Roth “is not a bad guy, he’s a tough guy,” Marlett said. “He doesn’t care about new businesses or creating jobs. His investors pay him to make money. To some degree, Fortress is the same way, though Yoav will invest in things that Fortress won’t.”

For his part, Marlett described the companies in which Fortress has invested as “opportunists.”

Of the six, he said only Crossroads Systems focuses solely on bringing infringement suits based on patents it developed. He said the rest may have developed some patents but acquired most of the others that they use in their litigation strategy.

“The companies that go to Fortress, deserve Fortress. Birds of a feather flock together.”

Jersey City, N.J.-based SITO Mobile, a mobile media solutions provider, on Oct. 6 announced that it secured a $10 million credit facility backed by its intellectual property portfolio and a $1 million equity investment from Fortress.

As part of the investment, SITO Mobile will issue 2.62 million new shares of common stock to Fortress at 38.17 cents each, which represents the trailing 30-day average closing price.

Shares of SITO Mobile currently trade at about 28 cents and have traded between 25 cents and 70 cents over the past year.

“The Fortress entity we dealt with is primarily a credit fund so it was mostly debt,” said Jerry Hug, SITO Mobile’s CEO. “We felt it was the ideal scenario for us given that we feel our stock is undervalued and our IP portfolio is isn’t fully understood.”

The debt structure of the investment provided the best opportunity to monetize SITO Mobile’s IP portfolio without diluting shareholders, Hug said.

James Palmer, a managing partner in Fortress’s office in San Francisco, first approached SITO Mobile a couple months ago, Hug said.

Zur’s friendship with SITO Mobile director Peter Holden cemented the investment.

Both Zur and Holden, who also is a senior vice president at IPValue, are listed as No. 17 and No. 21, respectively, in the July/August issue of Intellectual Asset Management magazine’s top 40 IP deal makers.

“Eran and Peter connected,” Hug said. “It was really a great pairing of capital and value creation."

One of the best things about Fortress being knowledgeable about IP, “is that they took the time to understand our operating business,” he said.

“We’re unique compared with some of the other companies they’ve invested in,” he said. “We have an operating business that’s growing quickly in the mobile technology space. Most of their other investments have been in pure play patent monetizers.”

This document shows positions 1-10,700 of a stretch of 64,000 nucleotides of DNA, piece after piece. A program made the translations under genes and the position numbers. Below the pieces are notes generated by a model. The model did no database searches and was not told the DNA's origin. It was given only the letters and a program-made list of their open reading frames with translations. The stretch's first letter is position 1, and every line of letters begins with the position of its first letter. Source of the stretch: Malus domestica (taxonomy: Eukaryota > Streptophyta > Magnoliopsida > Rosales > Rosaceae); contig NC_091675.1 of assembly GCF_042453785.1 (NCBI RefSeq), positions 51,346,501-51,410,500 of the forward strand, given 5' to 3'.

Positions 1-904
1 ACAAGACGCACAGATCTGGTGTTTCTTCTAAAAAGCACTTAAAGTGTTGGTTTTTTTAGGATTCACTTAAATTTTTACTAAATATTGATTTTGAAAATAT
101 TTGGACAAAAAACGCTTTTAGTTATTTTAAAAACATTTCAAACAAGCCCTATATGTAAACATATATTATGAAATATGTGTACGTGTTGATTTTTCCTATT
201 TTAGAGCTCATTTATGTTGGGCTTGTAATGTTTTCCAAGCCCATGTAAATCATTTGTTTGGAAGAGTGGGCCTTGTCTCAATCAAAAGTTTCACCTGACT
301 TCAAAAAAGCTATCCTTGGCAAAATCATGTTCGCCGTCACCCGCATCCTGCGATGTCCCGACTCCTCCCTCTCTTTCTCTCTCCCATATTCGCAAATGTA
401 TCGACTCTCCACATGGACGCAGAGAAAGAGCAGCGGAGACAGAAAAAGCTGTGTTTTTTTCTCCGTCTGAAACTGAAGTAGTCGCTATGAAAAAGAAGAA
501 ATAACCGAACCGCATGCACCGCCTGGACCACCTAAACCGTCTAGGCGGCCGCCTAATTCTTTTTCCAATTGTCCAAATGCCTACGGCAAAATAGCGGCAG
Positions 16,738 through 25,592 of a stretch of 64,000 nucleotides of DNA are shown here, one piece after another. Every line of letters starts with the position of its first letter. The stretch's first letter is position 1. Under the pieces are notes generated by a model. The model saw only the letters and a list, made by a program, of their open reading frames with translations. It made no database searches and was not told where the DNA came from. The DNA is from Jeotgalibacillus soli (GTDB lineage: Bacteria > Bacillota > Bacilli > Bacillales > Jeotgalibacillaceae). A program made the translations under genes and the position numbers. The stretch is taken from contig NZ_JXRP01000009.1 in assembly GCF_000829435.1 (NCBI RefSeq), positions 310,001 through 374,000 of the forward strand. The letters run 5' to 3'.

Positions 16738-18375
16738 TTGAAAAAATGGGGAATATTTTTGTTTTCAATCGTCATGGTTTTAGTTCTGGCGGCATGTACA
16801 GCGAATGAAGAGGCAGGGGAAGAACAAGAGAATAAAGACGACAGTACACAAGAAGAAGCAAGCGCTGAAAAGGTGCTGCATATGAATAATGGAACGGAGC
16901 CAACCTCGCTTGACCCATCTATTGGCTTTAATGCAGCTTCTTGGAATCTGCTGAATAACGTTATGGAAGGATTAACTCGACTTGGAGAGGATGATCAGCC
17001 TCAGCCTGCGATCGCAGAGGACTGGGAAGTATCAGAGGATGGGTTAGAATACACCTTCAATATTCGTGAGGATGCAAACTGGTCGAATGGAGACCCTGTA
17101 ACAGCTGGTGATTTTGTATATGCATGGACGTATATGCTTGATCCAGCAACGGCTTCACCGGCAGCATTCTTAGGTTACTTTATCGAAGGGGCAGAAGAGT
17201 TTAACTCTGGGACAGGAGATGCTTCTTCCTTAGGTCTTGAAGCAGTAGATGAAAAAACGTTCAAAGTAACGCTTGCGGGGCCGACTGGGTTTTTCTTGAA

Hug said currently 95% of SITO Mobile’s revenue comes from its mobile technology operating business only 5% from its IP portfolio.

“The goal is clearly to derive more value from the IP portfolio. We view it as an enormous opportunity for us. In the near term it should be able to mirror or our operating business in terms of revenue.”

Joe Beyers, the CEO of Inventergy, said in an email “we are pleased that the Fortress investment represents a vote of confidence in Inventergy and our IP assets from an experienced and well respected firm with good expertise in the IP technology and business arena.”

Beyers said he worked with Fortress’s San Francisco office and described the firm’s representatives “as very professional in their engagement.”

He said the Fortress team did an extensive amount of technical and business due diligence.

“They have very good internal IP professionals who thoroughly scrutinized our IP assets and our IP business opportunity,” he said.

“We believe that they are looking at the mid to long term prospects,” he added. “We believe they will be a good financial backer who may be a source of additional capital to enable us to effectively capture new business opportunities.”

To be sure, Beyers had reason to be pleased because the financing prevented him from having to once more dip into his personal fortune to keep Inventergy’s business afloat.

Campbell, Calif.-based Inventergy was down to just $484,175 in cash and cash equivalents as of June 30, 2014.
Shares of Inventergy are currently trading at about $1.33 and have traded between $1.22 and $14.98 over the past year.

To be sure, although investments from Fortress start out with much fanfare, they aren’t always so welcome in the end.

In July 2013, Netlist Inc., a provider of high performance memory solutions for the cloud computing and storage markets, announced that it closed new credit financing for up to $15 million from an affiliate of Fortress.

The company said it needed the money to support the ongoing development of its product and patent portfolios covering next generation server and storage systems.